A new study has found that exercise may help some avoid dementia, but this only applies to women, not men.
And researchers at the University of California, San Diego (UCSD) found that data showing that brisk walking, cycling, or even golf can help prevent mental illness in old age applies only to women.
They think it may have to do with the “type” of exercise people do: older women are more likely to participate in group exercise than their male counterparts.
Researchers have found that cognitive exercise is beneficial for everyone, as both genders can slow down aging by up to 13 years by engaging in mental activities including reading, playing bingo, and attending classes.
“We found that more physical activity was associated with greater speed of thought in women, but not in men,” said Dr. Judy Ba, a UCLA neuroscientist who led the study.
And in a study that was published Wednesday in the journal neurology Scientists assessed the mental abilities of 758 people who were approximately 76 years old. Some do not have problems with thinking or memory, some have mild cognitive impairment, some have dementia.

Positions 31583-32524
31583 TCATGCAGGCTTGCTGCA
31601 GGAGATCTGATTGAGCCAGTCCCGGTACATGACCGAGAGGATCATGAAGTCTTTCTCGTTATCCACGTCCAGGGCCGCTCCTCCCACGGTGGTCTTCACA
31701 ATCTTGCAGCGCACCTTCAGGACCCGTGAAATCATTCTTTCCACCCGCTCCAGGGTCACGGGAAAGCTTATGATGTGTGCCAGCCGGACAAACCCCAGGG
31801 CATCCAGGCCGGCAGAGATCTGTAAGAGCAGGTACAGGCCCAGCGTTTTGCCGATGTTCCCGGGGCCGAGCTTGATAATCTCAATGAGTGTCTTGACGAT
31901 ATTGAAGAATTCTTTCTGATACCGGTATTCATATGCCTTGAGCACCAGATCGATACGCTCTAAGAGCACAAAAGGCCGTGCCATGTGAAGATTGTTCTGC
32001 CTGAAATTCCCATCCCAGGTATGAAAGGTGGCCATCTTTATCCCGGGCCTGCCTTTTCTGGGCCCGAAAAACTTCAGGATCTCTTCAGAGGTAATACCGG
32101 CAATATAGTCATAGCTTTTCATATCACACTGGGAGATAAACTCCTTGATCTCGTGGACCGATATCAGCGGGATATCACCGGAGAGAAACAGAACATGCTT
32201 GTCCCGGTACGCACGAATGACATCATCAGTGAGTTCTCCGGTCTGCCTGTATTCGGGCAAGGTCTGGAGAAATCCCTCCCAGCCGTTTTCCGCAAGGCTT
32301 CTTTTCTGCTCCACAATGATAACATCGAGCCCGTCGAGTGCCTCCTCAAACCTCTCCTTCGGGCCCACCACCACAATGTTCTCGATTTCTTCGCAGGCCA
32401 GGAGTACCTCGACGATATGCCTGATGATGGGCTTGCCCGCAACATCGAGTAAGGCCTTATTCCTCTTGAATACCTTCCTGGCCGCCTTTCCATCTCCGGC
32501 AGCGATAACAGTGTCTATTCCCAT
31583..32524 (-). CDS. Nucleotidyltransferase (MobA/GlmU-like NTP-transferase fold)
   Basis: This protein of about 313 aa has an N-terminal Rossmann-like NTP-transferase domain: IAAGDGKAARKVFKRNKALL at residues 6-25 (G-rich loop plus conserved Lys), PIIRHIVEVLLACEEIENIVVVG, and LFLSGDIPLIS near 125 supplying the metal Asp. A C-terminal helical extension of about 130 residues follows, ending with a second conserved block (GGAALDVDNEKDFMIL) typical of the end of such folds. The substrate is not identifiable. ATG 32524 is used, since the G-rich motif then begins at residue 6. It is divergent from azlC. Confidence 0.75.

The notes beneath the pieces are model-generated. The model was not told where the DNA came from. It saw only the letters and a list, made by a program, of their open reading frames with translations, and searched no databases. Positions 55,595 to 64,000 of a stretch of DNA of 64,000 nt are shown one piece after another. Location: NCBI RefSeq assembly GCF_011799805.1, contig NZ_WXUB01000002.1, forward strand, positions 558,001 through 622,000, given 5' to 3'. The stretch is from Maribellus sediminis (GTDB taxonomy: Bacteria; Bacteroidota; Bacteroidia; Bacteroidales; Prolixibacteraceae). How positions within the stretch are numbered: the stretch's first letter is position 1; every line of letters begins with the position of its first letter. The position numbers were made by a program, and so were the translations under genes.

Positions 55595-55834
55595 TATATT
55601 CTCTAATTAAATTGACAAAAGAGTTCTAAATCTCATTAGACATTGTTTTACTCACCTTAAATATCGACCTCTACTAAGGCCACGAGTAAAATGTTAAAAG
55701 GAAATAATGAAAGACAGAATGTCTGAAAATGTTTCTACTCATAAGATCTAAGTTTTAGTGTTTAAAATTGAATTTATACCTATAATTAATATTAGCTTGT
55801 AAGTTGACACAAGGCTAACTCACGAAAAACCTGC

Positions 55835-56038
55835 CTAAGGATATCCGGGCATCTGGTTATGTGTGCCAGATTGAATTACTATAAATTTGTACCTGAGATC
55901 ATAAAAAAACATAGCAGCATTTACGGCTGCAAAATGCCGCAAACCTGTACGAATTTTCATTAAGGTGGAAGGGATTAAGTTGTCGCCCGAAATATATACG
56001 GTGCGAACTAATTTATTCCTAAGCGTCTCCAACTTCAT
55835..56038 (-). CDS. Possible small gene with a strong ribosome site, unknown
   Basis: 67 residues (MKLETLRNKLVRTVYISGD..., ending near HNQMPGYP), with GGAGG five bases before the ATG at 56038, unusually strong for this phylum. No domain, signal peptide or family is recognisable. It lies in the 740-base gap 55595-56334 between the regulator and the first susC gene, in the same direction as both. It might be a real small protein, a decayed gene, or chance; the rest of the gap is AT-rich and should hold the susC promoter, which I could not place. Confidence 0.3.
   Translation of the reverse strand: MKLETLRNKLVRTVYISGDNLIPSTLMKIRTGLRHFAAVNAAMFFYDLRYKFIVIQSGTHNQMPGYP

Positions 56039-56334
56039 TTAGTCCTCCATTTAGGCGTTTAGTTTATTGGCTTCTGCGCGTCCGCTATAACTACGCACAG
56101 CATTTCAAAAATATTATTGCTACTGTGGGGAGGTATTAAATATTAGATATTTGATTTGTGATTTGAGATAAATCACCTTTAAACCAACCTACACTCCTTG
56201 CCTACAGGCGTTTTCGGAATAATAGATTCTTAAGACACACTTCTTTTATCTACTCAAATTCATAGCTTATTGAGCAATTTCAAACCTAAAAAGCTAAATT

Participants underwent brain scans and a thinking and memory test to assess their cognitive reserve, the buffer the brain creates to hide decline.
The results showed that women who exercised more noticed a protective effect on their brains that men who also exercised more did not.
To explain the results, the researchers wrote in the paper: “Although there were no differences in card-playing and reading behavior by gender, women reported higher levels of group activities than men. In contrast to card-playing and reading, group activities inherently have a social component that can engage cognitive abilities in different ways.”
The limitations of the study were that it was focused on northern Manhattan, New York, which meant that it excluded people from the countryside.
It also didn’t measure social and structural factors, which scientists say are “key determinants” of intelligence.
They said more research is needed to determine if exercise has a more protective effect against dementia in women alone.
Source: Daily Mail